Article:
OCD Clinical and Research Unit, Psychiatry Department, Hospital Universitari de Bellvitge, Barcelona, Spain; Department of Clinical Sciences, Bellvitge Campus, University of Barcelona, Barcelona, Spain; CIBERSAM (Centro de Investigación en Red de Salud Mental), Instituto de Salud Carlos III, Spain.

Background: The severity of Obsessive-Compulsive Disorder (OCD) varies significantly among probands. No study has specifically investigated the genetic base of OCD severity. A previous study from our group found an OCD polygenic risk score to predict pre- and post-treatment severity. This study explores the genomic bases of OCD severity.

Methods: We administered the Yale-Brown Obsessive Compulsive Scale (Y-BOCS) to 401 patients at their first visit to our clinic to measure their OCD severity. Genotyping data was collected by using the Infinium PsychArray-24 BeadChip kit (Illumina). We analyzed genetic association with OCD severity in a linear regression analysis at single-nucleotide polymorphism (SNP)- and gene-levels, this last also considering rare variants. Enrichment analyses were performed from gene-based analyses' results.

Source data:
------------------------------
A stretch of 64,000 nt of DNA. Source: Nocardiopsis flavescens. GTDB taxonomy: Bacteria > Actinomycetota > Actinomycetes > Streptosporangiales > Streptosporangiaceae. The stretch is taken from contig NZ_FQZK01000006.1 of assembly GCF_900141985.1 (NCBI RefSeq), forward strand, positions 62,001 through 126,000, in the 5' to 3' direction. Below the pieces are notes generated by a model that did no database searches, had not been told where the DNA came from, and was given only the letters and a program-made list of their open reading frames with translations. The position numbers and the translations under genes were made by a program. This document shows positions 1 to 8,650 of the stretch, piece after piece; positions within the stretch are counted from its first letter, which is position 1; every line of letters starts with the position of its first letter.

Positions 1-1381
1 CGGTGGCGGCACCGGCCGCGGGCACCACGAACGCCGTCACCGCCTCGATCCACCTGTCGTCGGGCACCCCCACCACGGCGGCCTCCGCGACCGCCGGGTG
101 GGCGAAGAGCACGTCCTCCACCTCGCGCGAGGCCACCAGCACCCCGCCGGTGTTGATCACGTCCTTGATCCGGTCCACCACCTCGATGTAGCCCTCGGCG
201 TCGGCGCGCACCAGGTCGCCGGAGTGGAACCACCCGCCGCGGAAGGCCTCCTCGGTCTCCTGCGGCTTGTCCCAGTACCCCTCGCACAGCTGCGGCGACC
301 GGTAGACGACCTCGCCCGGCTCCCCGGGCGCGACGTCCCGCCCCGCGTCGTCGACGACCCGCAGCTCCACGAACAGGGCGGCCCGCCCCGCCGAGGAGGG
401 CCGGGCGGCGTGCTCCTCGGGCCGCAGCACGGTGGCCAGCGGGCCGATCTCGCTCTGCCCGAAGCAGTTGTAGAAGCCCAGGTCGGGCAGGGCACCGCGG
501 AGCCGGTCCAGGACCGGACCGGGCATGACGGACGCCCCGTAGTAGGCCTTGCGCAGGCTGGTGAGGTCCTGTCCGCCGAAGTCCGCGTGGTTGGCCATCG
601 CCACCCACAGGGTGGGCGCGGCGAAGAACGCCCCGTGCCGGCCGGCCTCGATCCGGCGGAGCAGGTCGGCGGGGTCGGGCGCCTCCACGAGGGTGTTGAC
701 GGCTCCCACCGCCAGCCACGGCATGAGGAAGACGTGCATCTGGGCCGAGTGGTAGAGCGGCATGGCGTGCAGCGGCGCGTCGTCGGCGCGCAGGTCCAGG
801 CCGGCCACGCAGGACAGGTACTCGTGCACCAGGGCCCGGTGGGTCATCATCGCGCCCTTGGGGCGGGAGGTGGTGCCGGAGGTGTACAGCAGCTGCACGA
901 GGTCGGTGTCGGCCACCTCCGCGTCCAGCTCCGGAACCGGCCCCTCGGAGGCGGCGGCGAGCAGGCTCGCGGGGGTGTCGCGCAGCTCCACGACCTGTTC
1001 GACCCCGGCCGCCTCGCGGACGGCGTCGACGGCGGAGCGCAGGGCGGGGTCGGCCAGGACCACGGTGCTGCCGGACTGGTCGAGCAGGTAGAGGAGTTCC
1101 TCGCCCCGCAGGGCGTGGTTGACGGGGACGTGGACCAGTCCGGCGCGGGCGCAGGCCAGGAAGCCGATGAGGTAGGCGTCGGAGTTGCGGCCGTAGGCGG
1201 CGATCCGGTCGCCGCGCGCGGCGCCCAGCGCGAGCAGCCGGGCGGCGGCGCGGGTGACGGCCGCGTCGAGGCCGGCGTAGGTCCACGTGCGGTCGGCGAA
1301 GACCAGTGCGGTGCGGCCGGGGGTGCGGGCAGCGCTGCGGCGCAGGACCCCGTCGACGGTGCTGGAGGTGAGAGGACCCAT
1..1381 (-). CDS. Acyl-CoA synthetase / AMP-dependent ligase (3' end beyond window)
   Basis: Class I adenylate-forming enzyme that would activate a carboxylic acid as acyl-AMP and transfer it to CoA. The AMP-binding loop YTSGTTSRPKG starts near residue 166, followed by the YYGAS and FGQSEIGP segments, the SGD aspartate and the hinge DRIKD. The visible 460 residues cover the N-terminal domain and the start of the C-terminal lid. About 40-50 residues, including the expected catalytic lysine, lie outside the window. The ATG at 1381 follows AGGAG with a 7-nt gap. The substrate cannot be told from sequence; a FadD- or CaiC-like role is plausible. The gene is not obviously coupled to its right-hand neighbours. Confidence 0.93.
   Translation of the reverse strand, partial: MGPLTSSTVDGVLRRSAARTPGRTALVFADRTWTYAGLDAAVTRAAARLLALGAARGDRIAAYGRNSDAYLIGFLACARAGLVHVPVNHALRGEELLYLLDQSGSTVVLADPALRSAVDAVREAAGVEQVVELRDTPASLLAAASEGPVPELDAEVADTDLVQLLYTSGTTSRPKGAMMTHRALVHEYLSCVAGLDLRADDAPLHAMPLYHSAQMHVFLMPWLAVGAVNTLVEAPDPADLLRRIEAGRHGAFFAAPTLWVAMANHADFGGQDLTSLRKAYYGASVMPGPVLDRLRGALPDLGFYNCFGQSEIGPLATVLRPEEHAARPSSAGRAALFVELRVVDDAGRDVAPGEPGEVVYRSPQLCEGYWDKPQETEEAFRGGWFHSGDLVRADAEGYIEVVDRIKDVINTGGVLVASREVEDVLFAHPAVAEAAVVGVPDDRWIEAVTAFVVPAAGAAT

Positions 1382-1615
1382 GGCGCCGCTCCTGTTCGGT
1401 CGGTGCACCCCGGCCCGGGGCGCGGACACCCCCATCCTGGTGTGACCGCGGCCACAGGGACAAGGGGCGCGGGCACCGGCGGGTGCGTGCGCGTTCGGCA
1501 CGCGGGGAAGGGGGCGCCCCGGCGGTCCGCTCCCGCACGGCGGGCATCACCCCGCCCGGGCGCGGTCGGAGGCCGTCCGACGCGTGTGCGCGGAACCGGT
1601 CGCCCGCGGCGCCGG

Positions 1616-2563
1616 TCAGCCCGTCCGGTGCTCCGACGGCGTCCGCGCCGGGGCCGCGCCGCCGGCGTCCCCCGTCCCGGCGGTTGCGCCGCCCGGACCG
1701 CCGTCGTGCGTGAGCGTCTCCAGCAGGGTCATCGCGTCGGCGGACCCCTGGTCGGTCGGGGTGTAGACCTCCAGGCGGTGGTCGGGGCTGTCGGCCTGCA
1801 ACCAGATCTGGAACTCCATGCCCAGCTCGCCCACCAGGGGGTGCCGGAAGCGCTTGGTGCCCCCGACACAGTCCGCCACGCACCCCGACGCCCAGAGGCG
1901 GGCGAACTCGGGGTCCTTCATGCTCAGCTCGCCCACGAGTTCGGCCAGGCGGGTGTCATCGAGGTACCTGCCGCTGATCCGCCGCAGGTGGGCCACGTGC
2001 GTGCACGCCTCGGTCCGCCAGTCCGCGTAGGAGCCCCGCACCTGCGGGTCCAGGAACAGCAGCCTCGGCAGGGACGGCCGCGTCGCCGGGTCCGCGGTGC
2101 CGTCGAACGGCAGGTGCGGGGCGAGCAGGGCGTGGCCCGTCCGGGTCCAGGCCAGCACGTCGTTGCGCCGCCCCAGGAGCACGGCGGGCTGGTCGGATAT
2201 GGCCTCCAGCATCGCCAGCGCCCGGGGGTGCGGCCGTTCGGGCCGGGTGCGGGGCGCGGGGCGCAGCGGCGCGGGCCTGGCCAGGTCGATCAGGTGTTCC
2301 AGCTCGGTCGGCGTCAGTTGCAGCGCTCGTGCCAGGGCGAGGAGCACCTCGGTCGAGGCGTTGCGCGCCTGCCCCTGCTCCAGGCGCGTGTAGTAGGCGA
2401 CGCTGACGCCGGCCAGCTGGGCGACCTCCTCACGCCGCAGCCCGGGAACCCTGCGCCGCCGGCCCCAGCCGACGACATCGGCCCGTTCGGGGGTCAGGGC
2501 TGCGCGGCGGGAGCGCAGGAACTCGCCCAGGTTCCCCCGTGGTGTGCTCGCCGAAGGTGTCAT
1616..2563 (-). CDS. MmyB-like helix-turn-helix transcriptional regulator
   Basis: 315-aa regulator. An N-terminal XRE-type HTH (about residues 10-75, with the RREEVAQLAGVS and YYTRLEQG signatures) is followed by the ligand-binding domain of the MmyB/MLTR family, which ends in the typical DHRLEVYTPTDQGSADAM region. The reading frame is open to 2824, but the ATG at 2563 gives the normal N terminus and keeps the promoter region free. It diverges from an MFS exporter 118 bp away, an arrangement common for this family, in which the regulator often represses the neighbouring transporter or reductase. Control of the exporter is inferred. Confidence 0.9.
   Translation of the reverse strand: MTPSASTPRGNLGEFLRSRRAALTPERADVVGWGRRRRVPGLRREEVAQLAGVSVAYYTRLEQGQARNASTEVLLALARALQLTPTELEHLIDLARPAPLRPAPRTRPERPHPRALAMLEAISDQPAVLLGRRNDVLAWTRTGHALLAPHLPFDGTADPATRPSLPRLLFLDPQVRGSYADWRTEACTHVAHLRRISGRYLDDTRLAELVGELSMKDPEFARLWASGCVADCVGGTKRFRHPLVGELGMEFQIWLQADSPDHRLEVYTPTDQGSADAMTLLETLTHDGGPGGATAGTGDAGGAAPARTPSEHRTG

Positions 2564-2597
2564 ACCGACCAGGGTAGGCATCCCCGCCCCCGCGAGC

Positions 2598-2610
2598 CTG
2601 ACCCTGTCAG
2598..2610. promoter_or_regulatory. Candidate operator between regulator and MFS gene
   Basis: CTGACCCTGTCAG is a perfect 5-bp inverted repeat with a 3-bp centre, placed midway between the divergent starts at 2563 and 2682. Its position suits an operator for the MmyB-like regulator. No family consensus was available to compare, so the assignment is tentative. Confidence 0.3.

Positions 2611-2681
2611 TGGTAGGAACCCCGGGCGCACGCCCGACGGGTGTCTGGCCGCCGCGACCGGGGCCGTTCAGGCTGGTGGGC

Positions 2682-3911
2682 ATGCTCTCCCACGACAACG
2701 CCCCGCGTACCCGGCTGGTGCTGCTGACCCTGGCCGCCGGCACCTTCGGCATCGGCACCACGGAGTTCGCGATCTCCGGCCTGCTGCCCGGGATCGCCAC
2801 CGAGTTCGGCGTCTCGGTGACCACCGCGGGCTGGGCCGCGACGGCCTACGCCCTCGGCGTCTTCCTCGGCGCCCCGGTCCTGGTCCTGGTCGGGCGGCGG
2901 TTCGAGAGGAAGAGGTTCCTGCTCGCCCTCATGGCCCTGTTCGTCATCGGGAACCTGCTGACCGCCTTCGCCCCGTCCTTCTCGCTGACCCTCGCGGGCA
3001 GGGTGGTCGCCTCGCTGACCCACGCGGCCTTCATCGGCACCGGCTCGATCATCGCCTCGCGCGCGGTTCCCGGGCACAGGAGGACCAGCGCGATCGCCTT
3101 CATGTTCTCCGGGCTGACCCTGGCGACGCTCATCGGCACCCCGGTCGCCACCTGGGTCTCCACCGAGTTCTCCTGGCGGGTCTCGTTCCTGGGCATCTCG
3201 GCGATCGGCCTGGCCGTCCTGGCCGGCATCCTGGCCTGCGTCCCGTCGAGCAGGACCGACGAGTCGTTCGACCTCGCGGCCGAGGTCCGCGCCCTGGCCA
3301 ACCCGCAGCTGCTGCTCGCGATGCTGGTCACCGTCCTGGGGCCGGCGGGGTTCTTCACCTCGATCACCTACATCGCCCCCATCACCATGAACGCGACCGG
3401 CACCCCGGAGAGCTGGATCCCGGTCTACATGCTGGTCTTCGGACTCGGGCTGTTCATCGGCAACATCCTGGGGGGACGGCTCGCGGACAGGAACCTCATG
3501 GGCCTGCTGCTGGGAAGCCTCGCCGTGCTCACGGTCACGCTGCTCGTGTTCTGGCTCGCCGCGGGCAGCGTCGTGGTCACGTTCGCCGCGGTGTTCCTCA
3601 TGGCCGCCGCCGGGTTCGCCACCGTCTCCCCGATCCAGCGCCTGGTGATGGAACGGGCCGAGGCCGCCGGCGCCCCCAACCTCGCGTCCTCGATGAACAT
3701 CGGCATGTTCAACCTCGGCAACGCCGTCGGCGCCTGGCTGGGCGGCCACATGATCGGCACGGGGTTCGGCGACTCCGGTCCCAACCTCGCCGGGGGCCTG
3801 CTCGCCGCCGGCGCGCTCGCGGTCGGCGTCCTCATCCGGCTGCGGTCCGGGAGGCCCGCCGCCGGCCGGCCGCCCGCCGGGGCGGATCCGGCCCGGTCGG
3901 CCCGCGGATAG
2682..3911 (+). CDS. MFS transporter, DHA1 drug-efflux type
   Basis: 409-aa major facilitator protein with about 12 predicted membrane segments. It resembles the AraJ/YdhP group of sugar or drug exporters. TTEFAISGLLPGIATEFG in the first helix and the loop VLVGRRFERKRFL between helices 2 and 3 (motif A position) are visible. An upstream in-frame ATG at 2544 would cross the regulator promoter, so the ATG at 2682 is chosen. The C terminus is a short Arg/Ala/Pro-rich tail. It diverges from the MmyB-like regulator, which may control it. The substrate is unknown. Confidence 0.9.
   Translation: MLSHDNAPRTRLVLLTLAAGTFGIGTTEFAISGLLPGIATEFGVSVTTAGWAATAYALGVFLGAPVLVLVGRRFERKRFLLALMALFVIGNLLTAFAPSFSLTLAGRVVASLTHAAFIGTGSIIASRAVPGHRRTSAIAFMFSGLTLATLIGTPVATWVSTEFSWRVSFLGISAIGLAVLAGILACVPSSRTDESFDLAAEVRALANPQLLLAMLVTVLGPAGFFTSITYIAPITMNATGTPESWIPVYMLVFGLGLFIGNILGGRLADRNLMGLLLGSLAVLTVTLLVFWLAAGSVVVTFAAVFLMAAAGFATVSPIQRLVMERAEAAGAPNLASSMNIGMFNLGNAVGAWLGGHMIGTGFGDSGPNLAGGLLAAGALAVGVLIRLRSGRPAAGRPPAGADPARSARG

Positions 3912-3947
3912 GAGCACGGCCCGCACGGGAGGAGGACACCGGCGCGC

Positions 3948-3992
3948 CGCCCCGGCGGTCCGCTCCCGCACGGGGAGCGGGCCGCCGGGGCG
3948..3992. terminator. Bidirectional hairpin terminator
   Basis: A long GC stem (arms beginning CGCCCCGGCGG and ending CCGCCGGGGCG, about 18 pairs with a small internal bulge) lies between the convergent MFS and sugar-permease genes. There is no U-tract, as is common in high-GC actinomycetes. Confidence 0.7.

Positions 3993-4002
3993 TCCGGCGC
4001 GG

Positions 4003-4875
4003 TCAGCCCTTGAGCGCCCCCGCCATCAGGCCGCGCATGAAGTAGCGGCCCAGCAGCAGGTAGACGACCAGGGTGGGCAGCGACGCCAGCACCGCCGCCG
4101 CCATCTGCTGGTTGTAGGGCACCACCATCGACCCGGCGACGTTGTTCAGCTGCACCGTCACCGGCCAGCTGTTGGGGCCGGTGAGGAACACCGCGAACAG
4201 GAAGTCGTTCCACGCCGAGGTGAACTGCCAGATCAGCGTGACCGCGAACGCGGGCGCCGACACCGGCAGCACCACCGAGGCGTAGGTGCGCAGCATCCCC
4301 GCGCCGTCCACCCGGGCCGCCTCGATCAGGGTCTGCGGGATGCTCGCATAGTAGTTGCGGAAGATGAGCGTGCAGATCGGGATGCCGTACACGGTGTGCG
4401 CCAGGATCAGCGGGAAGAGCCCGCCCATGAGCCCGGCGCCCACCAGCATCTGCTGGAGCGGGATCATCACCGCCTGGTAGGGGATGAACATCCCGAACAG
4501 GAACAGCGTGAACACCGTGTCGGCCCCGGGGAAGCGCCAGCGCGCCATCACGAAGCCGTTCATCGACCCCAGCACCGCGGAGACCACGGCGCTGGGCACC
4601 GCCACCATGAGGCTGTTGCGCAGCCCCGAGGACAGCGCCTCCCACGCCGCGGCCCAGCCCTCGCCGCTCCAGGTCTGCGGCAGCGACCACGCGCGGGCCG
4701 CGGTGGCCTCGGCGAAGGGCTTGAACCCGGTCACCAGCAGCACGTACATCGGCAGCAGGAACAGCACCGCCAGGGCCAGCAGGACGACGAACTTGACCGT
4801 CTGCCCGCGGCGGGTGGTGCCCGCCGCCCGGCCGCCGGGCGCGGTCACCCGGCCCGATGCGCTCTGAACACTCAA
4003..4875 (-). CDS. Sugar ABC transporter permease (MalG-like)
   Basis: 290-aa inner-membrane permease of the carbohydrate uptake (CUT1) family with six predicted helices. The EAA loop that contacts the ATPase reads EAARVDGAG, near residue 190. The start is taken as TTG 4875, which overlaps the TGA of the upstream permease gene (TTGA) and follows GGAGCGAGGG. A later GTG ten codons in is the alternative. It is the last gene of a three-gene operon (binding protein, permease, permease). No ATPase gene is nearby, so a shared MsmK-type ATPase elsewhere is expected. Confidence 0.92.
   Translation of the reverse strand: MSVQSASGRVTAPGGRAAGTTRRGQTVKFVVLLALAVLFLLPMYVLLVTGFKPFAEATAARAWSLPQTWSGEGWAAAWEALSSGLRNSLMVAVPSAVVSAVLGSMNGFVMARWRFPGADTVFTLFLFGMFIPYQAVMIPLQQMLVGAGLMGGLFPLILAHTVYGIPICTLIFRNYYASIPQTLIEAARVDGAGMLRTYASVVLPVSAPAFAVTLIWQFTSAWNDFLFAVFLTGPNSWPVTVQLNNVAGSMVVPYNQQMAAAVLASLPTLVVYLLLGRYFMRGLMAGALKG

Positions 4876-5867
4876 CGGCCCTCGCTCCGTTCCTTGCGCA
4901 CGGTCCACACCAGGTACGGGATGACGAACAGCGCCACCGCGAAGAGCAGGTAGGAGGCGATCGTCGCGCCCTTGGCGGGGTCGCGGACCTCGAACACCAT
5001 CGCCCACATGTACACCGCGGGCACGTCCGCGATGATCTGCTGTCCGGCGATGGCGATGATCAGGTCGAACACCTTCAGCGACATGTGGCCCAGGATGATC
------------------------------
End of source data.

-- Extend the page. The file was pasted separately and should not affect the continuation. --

Results: No SNP reached significant association (p < 10) with the YBOCS. Six markers showed suggestive association (p < 10). The top SNP was an intergenic variant in chromosome 2: rs7578149 (p < 1.89 × 10), located in a region suggestively associated with MDD. Linkage disequilibrium was found for two clusters of SNPs located between SLC16A14 and SP110 in chromosome 2, all of them forming one peak of association. Enrichment analyses revealed OCD genes to be associated with porin activity (FDR = 0.01) and transmembrane structure (FDR = 0.04).

Limitations: The size of the sample and the transversal nature of the severity measure are limitations of this study.

Conclusion: This study contributes to better characterize OCD at an individual level, helping to know more about the prognosis of the disorder and develop more individualized treatments.
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http://dx.doi.org/10.1016/j.jad.2020.01.161DOI Listing
April 2020

Sex-specific association between the cortisol awakening response and obsessive-compulsive symptoms in healthy individuals.

Biol Sex Differ 2019 12 2;10(1):55. Epub 2019 Dec 2.